CHA keeps leav­ing Chicagoans out

Chicago Sun-Times - - OPINION - ANDY SHAW Andy Shaw is pres­i­dent& CEO of the Bet­ter Govern­ment As­so­ci­a­tion. Fol­low Andy Shaw on Twit­ter: @andyshaw­bga Email: ashaw@bet­ter­

It’s tempt­ing to de­scribe our dystopian city, sub­ur­ban and state gov­ern­ments in Shake­spearean terms—“A Com­edy of Er­rors.”

But too many lives and liveli­hoods are at stake to con­sider th­ese de­ba­cles even slightly comedic.

The state has gone eight months with­out a bud­get, so there’s been no fund­ing for col­lege stu­dents, their aca­demic in­sti­tu­tions, or many of the so­cial and hu­man ser­vice agen­cies that pro­tect the needy.

An in­ves­ti­ga­tion by the Sun- Times and Bet­ter Govern­ment As­so­ci­a­tion un­cov­ers sweet­heart pen­sion deals for Chicago Tran­sit Au­thor­ity ex­ec­u­tives and board mem­bers— an­other ex­am­ple of tax dol­lars lin­ing the pock­ets of con­nected in­sid­ers.

Chicago’s pub­lic schools, which are sup­posed to ed­u­cate a low- in­come, mostly mi­nor­ity stu­dent pop­u­la­tion, could run out of money this year, and teach­ers may strike next month over threat­ened pay cuts.

And Mayor Rahm Emanuel’s ad­min­is­tra­tion con­tin­ues to reel from a po­lice scan­dal that’s cap­tur­ing un­flat­ter­ing na­tional and in­ter­na­tional head­lines and rais­ing new ques­tions ev­ery week about the ex­or­bi­tant cost and wrench­ing tragedy of po­lice bru­tal­ity.

With so many high- vis­i­bil­ity train wrecks around us, chronic mis­man­age­ment of the city’s pub­lic hous­ing agency has flown un­der the radar.

Five ex­ec­u­tive di­rec­tors have come and gone from the Chicago Hous­ing Au­thor­ity in the past five years, and some have demon­strated pat­terns of be­hav­ior that are, at best, trou­bling.

The most egre­gious re­cent vi­o­la­tion of pub­lic trust, from our good govern­ment per­spec­tive, is the CHA’s stock­pil­ing of fed­eral funds while tens of thou­sands of low- in­come se­niors, fam­i­lies and home­less peo­ple lan­guish on wait­ing lists for hous­ing as­sis­tance.

The CHA’s piggy bank is bulging with at least $ 220 mil­lion and as much as $ 440 mil­lion— epit­o­miz­ing pub­lic pol­icy at its worst.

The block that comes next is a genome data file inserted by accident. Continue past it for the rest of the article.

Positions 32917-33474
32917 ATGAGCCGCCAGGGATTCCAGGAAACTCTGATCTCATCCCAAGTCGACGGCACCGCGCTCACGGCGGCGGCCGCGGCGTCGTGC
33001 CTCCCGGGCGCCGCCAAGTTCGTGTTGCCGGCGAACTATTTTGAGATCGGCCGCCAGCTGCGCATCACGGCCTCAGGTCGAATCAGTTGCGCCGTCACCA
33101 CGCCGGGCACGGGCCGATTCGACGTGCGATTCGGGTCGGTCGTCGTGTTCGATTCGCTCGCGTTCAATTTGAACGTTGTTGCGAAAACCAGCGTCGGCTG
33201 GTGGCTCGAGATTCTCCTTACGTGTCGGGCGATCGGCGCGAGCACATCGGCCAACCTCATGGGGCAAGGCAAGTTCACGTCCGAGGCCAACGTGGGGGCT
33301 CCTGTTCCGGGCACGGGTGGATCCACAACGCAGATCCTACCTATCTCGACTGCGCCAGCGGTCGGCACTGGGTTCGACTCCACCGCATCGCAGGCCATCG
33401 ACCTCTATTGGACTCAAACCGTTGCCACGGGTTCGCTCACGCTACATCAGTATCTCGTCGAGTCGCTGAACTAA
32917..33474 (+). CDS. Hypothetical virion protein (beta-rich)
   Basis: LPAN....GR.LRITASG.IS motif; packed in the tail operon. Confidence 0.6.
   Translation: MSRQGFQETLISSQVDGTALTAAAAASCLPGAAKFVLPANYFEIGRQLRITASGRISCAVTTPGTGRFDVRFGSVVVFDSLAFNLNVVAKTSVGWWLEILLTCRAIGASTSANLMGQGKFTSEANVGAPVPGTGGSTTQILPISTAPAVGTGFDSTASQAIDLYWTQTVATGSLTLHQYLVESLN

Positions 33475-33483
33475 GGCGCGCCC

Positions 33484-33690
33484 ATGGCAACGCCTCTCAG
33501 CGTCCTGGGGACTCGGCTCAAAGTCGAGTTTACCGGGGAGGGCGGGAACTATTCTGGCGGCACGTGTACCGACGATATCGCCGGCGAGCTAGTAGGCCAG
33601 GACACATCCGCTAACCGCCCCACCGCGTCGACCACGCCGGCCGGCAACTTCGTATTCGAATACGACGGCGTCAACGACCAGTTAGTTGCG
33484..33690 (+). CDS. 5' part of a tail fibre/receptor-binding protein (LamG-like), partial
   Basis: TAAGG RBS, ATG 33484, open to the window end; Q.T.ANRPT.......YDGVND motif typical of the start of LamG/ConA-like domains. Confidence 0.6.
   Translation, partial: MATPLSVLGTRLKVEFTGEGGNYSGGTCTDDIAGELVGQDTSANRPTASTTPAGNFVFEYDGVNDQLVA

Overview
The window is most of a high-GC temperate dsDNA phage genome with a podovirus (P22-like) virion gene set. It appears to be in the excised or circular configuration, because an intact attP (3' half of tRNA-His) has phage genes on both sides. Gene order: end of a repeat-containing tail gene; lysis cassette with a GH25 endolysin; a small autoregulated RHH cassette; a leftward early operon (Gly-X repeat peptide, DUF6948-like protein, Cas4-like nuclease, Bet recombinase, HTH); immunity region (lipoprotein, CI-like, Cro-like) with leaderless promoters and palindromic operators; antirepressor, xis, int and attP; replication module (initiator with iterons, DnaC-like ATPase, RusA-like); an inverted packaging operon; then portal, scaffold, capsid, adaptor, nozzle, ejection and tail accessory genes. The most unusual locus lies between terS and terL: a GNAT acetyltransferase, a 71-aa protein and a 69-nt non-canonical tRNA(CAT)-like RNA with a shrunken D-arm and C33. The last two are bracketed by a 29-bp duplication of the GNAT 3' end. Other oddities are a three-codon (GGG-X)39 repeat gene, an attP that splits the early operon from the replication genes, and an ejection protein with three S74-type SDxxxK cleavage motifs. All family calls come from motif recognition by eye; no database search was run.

Adding in­sult to in­jury, the CHA ap­par­ently has a plan for spend­ing down the re­serves, but it hasn’t been re­leased or posted on­line.

So we turned to the most re­li­able tool in our watch­dog tool­box— the Illinois Free­dom of In­for­ma­tion Act.

We sub­mit­ted a FOIA re­quest to the CHA ask­ing for their spend­ing plan, and we got a re­sponse— a few days late. It was one page.

We were also di­rected to the agency’s an­nual bud­gets and quar­terly re­ports for de­tails, but none of those doc­u­ments out­line a clear plan or demon­strate a solid com­mit­ment to spend­ing the ac­cu­mu­lated funds.

So we’re bor­row­ing a line from an old TV ad: “Where’s the beef?” Or, what’s the plan, man? CHA boss Eu­gene Jones Jr. is promis­ing to re­lease it shortly, make him­self more ac­ces­si­ble to the pub­lic and the City Coun­cil, and re­store the agency’s ac­count­abil­ity.

He’s talk­ing the talk, but we’re wait­ing for him to walk the walk, and so are the folks who’ve been wait­ing too long for lo­cal hous­ing of­fi­cials to do their jobs, which is to pro­vide safe, clean, af­ford­able hous­ing to peo­ple whose well- be­ing de­pends on it.

It’s un­ac­cept­able to sit on sorely needed fed­eral funds.

It’s un­pro­fes­sional to hide de­tails of the spend­ing plan.

And it’s un­re­al­is­tic to take a “trust us— wait and see” ap­proach and ex­pect us to buy it.

It’s time for the mayor and the City Coun­cil to lean on the CHA hard, un­til those hous­ing of­fi­cials ful­fill their mis­sion by do­ing their jobs.

And it’s time— here we go again— to start restor­ing the pub­lic’s faith in an­other dystopian govern­ment agency.

The CHA’s piggy bank is bulging with at least $ 220 mil­lion and as much as $ 440 mil­lion — epit­o­miz­ing pub­lic pol­icy at its worst.

Newspapers in English

Newspapers from USA

© PressReader. All rights reserved.